The issue of Texas annexation had been assiduously avoided by the leading politicians of all parties ever since the Texans had succeeded in establishing their independence from Mexico in 1836. They feared that talk of annexation would immediately raise the question of adding greatly to the slaveholding area of the United States, arouse northern foes of slavery extension, and threaten to disrupt existing party alignments. Recognizing the danger posed by the slavery issue to the maintenance of the Union, President Jackson had waited until his last day in office before extending recognition to the new republic. His successor, Martin Van Buren, had abruptly declined Texas' offer to accept annexation. In the campaign of 1840, there was no mention of Texas.
Tyler, a president without a party, was free from the constraints that inhibited such leaders as Clay or Van Buren. He was not concerned about the divisive effect of Texas annexation on the Whig or Democratic party. On the contrary, he saw the possibility that by successfully exploiting the annexation issue he might form a new party supportive of his ambitions for a second term. Moreover, he was in principle an expansionist and saw in annexation an achievement that would add luster to his presidency. He contemplated acquiring Texas after the completion of the Webster-Ashburton negotiation, but Webster, who remained as secretary of state, was hostile to the idea. When Webster finally resigned in May 1843, Tyler replaced him with Abel P. Upshur of Virginia, who shared the president's ardor for annexation.
There were formidable obstacles to be overcome. Mexico had never recognized the independence of Texas and gave notice that annexation would be regarded as an act of war. Great Britain, with support from France, wanted an independent Texas, preferably with slavery abolished there, and was offering alluring inducements to the Texas authorities. Not the least of the obstacles was the likelihood that the Senate would not welcome annexation, because of the threat that it would pose to the unity of both parties. As early as March 1843, when there were rumors of Tyler's intentions, John Quincy Adams headed a group of northern congressmen who published an "Address to the People of the Free States," warning against a "slaveholders' plot" to extend the bounds of slavery. On the other side, a small number of southern Democratic politicians were scheming to use the Texas issue to deprive Van Buren of the party's nomination in 1844.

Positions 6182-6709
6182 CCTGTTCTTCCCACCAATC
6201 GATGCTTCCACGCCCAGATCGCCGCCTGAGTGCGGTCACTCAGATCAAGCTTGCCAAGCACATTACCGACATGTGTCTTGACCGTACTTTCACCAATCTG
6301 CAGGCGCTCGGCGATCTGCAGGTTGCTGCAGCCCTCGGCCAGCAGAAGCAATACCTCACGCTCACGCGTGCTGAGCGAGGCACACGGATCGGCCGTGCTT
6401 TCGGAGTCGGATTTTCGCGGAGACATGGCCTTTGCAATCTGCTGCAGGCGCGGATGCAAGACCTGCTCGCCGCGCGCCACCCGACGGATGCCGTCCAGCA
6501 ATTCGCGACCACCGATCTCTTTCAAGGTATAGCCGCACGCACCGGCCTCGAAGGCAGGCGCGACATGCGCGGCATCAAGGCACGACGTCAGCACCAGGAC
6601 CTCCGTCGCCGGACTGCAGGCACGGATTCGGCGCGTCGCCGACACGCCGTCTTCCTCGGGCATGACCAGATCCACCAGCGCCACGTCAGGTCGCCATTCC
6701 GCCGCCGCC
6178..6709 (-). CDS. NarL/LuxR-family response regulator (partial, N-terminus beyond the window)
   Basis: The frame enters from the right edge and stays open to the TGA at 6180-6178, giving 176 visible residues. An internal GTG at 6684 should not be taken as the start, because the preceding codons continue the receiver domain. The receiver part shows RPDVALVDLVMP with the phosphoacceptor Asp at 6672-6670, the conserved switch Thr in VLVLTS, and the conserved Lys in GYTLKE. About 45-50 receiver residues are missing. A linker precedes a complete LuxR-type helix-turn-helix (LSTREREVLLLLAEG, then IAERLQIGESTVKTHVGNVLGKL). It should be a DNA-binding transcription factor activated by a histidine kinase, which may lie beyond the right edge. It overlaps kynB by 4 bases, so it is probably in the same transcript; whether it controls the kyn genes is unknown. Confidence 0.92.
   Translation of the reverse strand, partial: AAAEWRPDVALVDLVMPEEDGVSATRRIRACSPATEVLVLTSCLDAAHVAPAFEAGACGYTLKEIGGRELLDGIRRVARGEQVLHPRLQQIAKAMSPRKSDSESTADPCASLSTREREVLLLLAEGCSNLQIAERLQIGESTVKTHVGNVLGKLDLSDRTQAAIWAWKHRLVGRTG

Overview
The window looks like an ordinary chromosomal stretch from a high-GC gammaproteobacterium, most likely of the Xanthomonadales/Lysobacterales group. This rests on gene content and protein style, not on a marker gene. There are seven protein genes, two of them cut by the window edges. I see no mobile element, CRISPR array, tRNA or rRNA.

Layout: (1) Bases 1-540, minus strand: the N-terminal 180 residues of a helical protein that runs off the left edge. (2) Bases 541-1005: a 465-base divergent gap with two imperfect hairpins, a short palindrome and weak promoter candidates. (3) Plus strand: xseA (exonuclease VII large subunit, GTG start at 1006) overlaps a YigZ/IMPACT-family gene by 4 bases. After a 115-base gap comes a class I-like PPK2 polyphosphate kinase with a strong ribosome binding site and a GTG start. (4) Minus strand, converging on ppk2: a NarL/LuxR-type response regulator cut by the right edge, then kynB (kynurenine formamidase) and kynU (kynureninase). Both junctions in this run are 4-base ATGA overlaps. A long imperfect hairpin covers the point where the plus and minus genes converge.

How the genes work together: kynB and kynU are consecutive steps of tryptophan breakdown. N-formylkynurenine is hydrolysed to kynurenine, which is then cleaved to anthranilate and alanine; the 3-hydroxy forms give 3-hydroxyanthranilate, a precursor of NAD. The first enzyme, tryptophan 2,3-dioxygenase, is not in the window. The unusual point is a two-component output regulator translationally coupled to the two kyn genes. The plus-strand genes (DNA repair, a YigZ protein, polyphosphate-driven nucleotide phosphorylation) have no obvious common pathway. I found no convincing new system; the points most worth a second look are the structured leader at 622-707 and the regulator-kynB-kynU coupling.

Despite the dubious, even threatening, omens, Tyler determined to proceed. He would downplay the slavery issue and emphasize instead the economic advantages that would accrue from annexation. Even more, he would depict the British in the role of the villains, working to frustrate American expansion, posing a threat to the "domestic institutions" of the South, and securing the material advantages of an independent Texas subservient to John Bull. By late 1843, Upshur was in secret negotiation with Texas emissaries, even assuring them that the Senate would be agreeable and that the United. States would extend its protection to Texas, pending ratification of a treaty.